I thought I knew the egg, I though I knew how to boil it. All my life I’ve been doing it one way – bring to the boil then simmer for 2-3 mins. Never any complaints always the same result, runny yoke, firm white. But it seems there are alternative ways of doing it. Recently the egg has been cavorting with a few Michelin star types and has allowed itself to be cooked in different ways. There’s the latent heat method from the pseudo-science egg schmoozer Heston Blumenthal and the (vicious) drop into boiling water method from Catalan egg lothario, Ferran Adria (taken from the wonderful Family Meal). Considering I’m so out of touch I should try them, if only to show the egg that I am willing to try new things…
OK, Firstly Ferran Adria’s method, no bringing the egg up to the boil, just drop it straight into the boiling water. Ouch! Results: runny white. Secondly Heston Blumenthal, as soon as it boils take the pan off the hob and let the latent heat to do it’s magic (6 minutes). Result: hard boiled. Although I think with some time adjustments this could achieve life changing results (well he does have a few Michelin stars so he might know what he’s talking about). He was at it again the other night telling the WI that they couldn’t cook scrambled eggs when in fact all he was doing was cooking scrambled eggs French style in a double boiler. Nothing wrong with how the WI did it as The Cook’s Book (my favorite and much thumbed cookery book, more of which in later posts) says, ‘There’s more than one way to make great scrambled eggs. The method you choose depends on how you like your scrambled egg curds – large (as Jo and I do), small, or, in the French manner, totally blended to make a luscious cream.’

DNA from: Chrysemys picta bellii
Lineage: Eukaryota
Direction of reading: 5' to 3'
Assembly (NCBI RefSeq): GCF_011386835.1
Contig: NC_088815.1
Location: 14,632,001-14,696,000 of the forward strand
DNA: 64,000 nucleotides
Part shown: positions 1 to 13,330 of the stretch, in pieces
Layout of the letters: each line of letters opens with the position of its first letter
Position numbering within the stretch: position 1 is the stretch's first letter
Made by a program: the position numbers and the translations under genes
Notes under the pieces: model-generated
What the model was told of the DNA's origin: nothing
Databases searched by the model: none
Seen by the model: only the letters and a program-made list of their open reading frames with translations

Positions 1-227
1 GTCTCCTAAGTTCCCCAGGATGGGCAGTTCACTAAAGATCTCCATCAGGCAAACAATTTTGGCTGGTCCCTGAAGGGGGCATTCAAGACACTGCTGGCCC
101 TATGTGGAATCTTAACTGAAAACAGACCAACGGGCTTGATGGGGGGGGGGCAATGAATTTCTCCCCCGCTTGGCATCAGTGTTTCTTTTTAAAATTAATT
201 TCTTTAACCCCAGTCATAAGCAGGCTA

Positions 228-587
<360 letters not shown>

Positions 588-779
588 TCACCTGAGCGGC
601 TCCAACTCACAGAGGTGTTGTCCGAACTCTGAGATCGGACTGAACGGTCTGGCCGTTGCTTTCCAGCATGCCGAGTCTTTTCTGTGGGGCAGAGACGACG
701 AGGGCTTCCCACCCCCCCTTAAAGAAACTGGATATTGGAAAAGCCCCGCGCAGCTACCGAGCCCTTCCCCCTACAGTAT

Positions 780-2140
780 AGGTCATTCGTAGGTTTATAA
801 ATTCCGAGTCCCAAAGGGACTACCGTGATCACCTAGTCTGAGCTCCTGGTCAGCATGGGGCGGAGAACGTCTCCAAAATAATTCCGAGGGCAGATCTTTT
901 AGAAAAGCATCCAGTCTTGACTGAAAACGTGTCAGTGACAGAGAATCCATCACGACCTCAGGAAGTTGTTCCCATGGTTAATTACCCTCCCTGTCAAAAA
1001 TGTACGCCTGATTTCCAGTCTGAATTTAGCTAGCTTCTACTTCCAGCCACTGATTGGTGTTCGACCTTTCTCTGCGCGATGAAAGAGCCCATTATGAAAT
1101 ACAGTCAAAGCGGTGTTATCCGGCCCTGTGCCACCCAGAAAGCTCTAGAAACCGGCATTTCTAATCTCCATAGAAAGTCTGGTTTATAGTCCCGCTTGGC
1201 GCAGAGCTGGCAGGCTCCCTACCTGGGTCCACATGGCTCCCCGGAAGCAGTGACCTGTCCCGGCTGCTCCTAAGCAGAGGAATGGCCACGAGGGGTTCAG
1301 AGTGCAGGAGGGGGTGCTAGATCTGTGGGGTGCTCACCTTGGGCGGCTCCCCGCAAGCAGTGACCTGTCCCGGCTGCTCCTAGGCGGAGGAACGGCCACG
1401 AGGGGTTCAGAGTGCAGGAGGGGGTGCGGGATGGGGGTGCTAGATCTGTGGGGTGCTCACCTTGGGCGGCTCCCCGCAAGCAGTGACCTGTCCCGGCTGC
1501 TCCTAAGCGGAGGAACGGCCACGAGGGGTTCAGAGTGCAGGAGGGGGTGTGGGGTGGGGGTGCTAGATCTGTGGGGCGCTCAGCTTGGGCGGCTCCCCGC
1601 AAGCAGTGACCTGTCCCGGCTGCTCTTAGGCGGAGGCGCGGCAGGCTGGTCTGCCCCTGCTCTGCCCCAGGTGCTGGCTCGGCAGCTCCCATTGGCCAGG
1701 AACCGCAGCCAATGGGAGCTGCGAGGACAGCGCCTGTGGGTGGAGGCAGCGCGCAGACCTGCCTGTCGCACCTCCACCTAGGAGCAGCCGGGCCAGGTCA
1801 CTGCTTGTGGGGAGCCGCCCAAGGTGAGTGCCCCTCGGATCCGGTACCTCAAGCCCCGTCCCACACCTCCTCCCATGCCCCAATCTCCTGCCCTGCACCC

But it seems they are all doing it when it comes to eggs. The latest egg fibbers are the Fabulous Baker Brothers. In one episode they dropped an egg into water for poaching that clearly dispersed all over the pan. I’ve cooked enough poached eggs to know that once this has happened it’s beyond salvation. However, a cut shot later and, low and behold, one of them spoons out a poached egg so perfect it looks like it’s been coddled. More fibulous than fabulous Tom & Henry.
OK, so poaching eggs is tricky and they are fickle, but it really is important that they’re as fresh as possible. If an egg is fresh it doesn’t need much assistance, merely drop it into plenty of simmering water (the key is to get it to start forming before it crashes against the bottom of the pan and dissipates all over) and then gently turn over a few times with a spoon so that the yoke is enclosed. If it isn’t fresh there’s a couple of options. You can do the vortex method which works but isn’t that practical if cooking two or more eggs at a time, unless you want to have three or four pans on the go like some demented vortex maker. The other method is one Jamie Oliver advocates – lining a ramekin with a little oil and clingfilm then dropping the egg in making a little egg bag to hang over the side of the pan. Added advantage of this is the ability to add herbs or other seasoning to the bag. It’s OK but it can be a faff to get the egg out of the clingfilm. Or there’s the method I’ve come to use, and that’s the two pan method. One pan with a tablespoon of vinegar (preferably white wine) in and one with salted water. Use the first pan as you would for a fresh egg and then transfer the egg to the salted simmering water pan to finish the cooking. Make sure you drain the egg of water as it will collect in the nooks and crannies and seep out later to make soggy your chosen poached egg vehicle of choice. This method works almost every time, I say almost because the egg can be a fickle mistress indeed.
Other egg/cooking related articles
Read the man who uncooked an egg if you want to know where Heston gets some of his inspiration from.